This year at the Portland International Film Festival, there’s a wealth of documentary films directed by women! Check out some of them below (or put them on your Netflix queue for later)!
PINK RIBBONS, INC.
Director: Léa Pool - Canada
Screening: Wed, Feb 22 at 8:30 PM (Cinema 21); Sat, Feb 25 at 3:30 PM (Whitsell Auditorium)
“There are plenty of women who’ll want to see it. And they’ll be seeing red, not pink.”—Variety
In the wake of the Susan G. Komen kerfuffle, the release of Léa Pool’s documentary on the industry behind the pinkwashing of breast cancer awareness is a must-see—even the trailer gives you chills. (Psst…tune in for our Friday podcast for Bitch Media’s take on Pink Ribbons, Inc.!)
WHERE ARE YOU TAKING ME?
Director: Kimi Takesue - Uganda/US
Screening: Sun, Feb 19 at 5 PM (World Trade Center Theater)
“Takesue’s beautifully meditative work is aware of its outsider status… Lovely transitions, via image and sound, and striking compositions make the pic an enriching experience.”—Variety
Asian-American filmmaker Kimi Takesue describes the title of her film, which captures daily life in Uganda, as “a question that applies to the viewer, the Ugandans in the film, and to myself as the filmmaker.” With appreciation and awareness of representation, appropriation, and filmmaking, this film is a respectful observation from an outsider that’s beautiful to watch.
TO BE HEARD
Director: Roland Legiardi-Laura, Deborah Shaffer, Edwin Martinez - United States
Screening: Mon, Feb 20 at 2:30 PM (Whitsell Auditorium)
“So damned genuine; a great example of good documentary filmmaking.”—IndieWire
This documentary follows three Bronx teens—Karina, Pearl, and Anthony—for four years, capturing their love of spoken word from the writing workshop to the stage.
Director: Corinna Belz - Germany
Screening: Sat, Feb 18 at 3 PM (Whitsell Auditorium)
Corrina Belz’s documentary follows German painter Gerhard Richter in his studio, whose five decades of abstract and expressionistic painting makes him a living legend of the art world. By seeing the artist at work in his studio, watching paint dry may never be as inspiring.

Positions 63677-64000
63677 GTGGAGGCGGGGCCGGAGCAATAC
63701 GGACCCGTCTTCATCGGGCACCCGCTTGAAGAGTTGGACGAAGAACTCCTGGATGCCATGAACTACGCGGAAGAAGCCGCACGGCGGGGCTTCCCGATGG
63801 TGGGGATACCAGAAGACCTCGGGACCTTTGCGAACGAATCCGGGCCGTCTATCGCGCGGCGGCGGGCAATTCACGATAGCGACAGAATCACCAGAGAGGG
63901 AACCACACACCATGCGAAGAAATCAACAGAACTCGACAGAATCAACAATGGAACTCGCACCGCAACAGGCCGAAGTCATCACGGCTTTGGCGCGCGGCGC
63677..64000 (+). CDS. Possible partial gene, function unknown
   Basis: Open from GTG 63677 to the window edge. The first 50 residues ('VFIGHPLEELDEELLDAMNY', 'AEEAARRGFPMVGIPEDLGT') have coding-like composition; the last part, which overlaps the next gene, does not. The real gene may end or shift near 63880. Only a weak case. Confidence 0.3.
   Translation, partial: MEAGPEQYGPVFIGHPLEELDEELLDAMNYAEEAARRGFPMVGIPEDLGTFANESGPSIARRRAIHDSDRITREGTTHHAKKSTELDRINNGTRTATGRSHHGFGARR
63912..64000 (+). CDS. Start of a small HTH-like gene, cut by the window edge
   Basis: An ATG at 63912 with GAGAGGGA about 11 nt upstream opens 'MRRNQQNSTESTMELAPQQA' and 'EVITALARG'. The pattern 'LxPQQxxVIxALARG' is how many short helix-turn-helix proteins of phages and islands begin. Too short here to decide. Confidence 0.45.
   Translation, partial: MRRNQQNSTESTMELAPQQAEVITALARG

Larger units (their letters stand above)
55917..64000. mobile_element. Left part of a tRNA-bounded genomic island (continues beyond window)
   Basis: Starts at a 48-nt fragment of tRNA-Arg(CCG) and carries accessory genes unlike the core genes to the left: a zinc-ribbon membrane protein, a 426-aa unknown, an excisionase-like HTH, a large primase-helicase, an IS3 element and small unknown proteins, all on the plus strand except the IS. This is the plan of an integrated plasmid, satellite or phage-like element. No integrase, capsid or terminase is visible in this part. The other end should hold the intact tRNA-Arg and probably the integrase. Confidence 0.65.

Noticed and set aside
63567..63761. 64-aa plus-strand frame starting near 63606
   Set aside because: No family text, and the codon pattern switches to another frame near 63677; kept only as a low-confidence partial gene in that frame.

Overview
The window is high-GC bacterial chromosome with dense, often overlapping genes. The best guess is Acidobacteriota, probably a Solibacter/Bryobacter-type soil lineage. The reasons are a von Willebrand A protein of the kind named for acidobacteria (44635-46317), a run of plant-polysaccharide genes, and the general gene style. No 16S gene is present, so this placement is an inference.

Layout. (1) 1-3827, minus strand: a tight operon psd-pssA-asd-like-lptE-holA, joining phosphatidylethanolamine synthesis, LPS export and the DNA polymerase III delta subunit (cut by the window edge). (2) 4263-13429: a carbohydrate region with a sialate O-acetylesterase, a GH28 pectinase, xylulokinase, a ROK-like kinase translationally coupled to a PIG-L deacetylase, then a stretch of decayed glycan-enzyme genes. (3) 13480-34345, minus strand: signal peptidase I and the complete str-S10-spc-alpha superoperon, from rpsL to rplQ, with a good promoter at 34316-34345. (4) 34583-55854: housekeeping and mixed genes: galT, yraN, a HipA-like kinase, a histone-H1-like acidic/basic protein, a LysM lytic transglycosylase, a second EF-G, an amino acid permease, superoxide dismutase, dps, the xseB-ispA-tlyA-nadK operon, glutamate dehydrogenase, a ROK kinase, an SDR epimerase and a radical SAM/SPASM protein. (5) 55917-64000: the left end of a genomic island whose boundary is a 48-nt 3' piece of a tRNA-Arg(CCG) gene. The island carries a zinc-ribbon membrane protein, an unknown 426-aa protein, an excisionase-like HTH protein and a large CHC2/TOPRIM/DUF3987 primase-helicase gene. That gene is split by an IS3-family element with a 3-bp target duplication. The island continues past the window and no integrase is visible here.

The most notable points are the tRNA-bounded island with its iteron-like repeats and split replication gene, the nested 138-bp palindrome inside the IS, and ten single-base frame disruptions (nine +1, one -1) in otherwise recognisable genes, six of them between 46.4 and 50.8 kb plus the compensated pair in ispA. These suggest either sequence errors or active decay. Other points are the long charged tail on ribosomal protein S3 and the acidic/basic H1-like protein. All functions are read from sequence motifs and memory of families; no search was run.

Director:Bess Kargman - United States
Screening: Thu, Feb 23 at 6 PM (Cinema 21); Fri, Feb 24 at 3:30 PM (Whitsell Auditorium)
“To be so devoted to your art, especially when you are obviously gifted at a young age, makes First Position an enthralling documentary—even for viewers who have little interest in dance.” —The Women’s International Perspective
This documentary follows six young ballet stars who have come from all over the world to compete in the Youth America Grand Prix, the leading competition of young dancers. The back stories of these young performers end up taking center stage.
Director: Linda Goldstein Knowlton - United States
Screening: Sun, Feb 19 at 12 PM (World Trade Center Theater); Wed, Feb 22 at 6:15 PM (Cinema 21)
After adopting her daughter Ruby from China, Linda Knowlton wanted to follow the lives of other women who have grown up in the United States after being adopted from China. It’s not a film that asks hard questions about international adoption, but it does feature four young women who straddle two worlds with strength.
A BITTER TASTE OF FREEDOM
Director: Marina Goldovskaya - United States
“Profoundly moving, politically provocative and apt to provoke moral outrage in anyone short of Vladimir Putin.”—Variety
Unfortunately, the one screening of this doc has already come and gone at PIFF, but keep a look out for this powerful documentary anyway. Anna Politkovskaya was a Russian journalist and whistleblower who ultimately paid for her groundbreaking, dangerous coverage with her life (she was murdered in 2006—the case remains unsolved). Filmmakers Goldovskaya, a longtime friend of this true, contemporary freedom fighter, crafted this film from over 20 years’ worth of footage that mixes intimate scenes with political context.
The 35th Annual Portland International Film Festival runs February 9-25 in theaters across Portland. Learn more at NWFilm.org.